Around the world, tamarind fruit is a key ingredient in popular and culturally significant dishes both savory and sweet. But it comes from a tree that can only survive in tropical and subtropical climates, so depending on where you live, you may not be as familiar with it as you are with other fruits.
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Registered dietitian Devon Peart, RD, MHSc, explains what tamarind is and what health benefits it may provide so you can start incorporating this versatile fruit into your diet.
Tamarind fruit is a pod-like legume that comes from the tamarind tree (Tamarindus indica). On the outside is a hard shell that looks like an elongated peanut shell or a brown edamame (soybean) pod. But inside is a fleshy pulp with a texture similar to dates.
“Tamarind is both sweet and tangy,” Peart says. “It’s sweeter or sourer depending on how ripe it is. The riper the fruit, the sweeter the taste.”
Though tamarind trees are native to tropical areas of Africa, they now grow in other warm climates, too, including South Asia, Mexico and parts of Central America.
It’s one of the key ingredients in sinigang, a savory Filipino stew, and imli or saunth chutney, a sweet chutney that complements fried snacks in India and Pakistan. It’s also used in beverages like agua fresca, which abounds in Mexico and parts of Latin America, and sharbat, a chilled cordial often served during Ramadan.
Tamarind is sold in a few forms, depending on how you want to use it. “If you want to eat it raw, you can just break open the pod and eat the pulp from around the seed,” Peart explains. (The pods themselves are inedible, but they’re compostable!)
You can also make your own tamarind paste by boiling and straining the pulp, which can be used as a dip or added to other dishes. “To make a paste in its pure form, the only thing added to tamarind is water,” Peart says, “so it’s as nutrient-rich as the raw plant.”
Sound like too much work for you? If you want to use tamarind as an ingredient in cooking, you can also buy it in various forms, like:
Just be sure to steer clear of any variety made with added sugar. “If you buy ready-made paste or concentrate, other ingredients may be added,” Peart warns, “so check the ingredient label.”
You already know that fruit is healthy. But what’s so great about tamarind, in particular?
“Tamarind is rich in antioxidants and high in calcium, fiber and magnesium,” Peart says. Here’s a look at what that means for you and some of the potential and proven health benefits of tamarind.
Antioxidants are naturally occurring chemicals found in some foods. They help your body fight cellular damage from free radicals, unstable molecules that cause oxidative stress and can lead to signs of aging and disease, including:
But antioxidants pair up with free radicals and prevent them from going rogue inside your body. That means they have big overall benefits for your health — and tamarind is full of them. It’s especially high in an antioxidant called beta-carotene, which supports eye health.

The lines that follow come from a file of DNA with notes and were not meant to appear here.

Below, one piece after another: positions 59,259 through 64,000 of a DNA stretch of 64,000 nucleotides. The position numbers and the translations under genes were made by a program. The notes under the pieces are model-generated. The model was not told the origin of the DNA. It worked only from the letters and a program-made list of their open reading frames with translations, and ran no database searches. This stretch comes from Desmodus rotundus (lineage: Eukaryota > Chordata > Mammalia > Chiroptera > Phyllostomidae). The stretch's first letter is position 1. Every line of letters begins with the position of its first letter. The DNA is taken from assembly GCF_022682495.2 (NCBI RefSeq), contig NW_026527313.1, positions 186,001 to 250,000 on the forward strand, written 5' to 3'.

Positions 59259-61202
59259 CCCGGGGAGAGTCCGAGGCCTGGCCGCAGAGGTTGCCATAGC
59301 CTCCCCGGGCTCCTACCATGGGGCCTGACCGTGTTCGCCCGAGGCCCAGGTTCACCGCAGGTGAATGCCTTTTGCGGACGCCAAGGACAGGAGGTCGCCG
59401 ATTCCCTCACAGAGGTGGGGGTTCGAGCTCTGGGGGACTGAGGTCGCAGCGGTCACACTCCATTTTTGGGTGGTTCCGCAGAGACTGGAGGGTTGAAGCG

One serving of tamarind offers more than 25% of your recommended daily amount of magnesium.
This important nutrient supports more than 300 essential processes in your body, including regulating nerve and muscle function, maintaining blood pressure control and maintaining strong bones.
“Tamarind pulp is rich in potassium and polyphenols, like flavonoids, which reduce inflammation,” Peart says. Flavonoids are natural plant chemicals with antioxidant properties, and antioxidants are one of the key fighters against inflammation.
That doesn’t mean that tamarind alone will be the superhero you need to combat inflammation. But it can definitely help.
Tamarind seeds, in particular, may play a role in helping manage and treat obesity.
“Obesity triggers metabolic and hormonal changes related to low-grade, chronic inflammation,” Peart explains, “but tamarind is a powerful anti-inflammatory that contains trypsin inhibitor, a molecule involved in hunger and satiety hormones that can essentially lead to a feeling of fullness.”
More studies are needed to determine exactly how and whether trypsin inhibitors have a role to play in obesity treatment, but some of the evidence is promising so far.
The glycemic index classifies foods that contain carbohydrates based on how likely they are to raise your blood sugar.
Foods that are low on the glycemic index are less likely to cause your blood sugar to rise quickly, making them a good choice for your diet. This is especially important if you have diabetes — and tamarind may be one of those foods. Currently, there’s limited evidence of this possible benefit, but research is ongoing.
“Tamarind is relatively high in sugar, at 34 grams per half cup,” Peart notes, “but it’s also low on the glycemic index, meaning it doesn’t cause spikes in blood sugar. Its potential role in diabetes management is still being sorted out.”
Tamarind’s nutritional profile makes it clear that it can be a healthy addition to your diet. So, if you’re ready to get snacking or to start cooking, consider this your all-clear to give it a go.
“Tamarind is nutrient-rich, so, on balance, it’s a healthy food when you enjoy it in moderation,” Peart says. “Just stick to one serving at a time, which is half a cup.”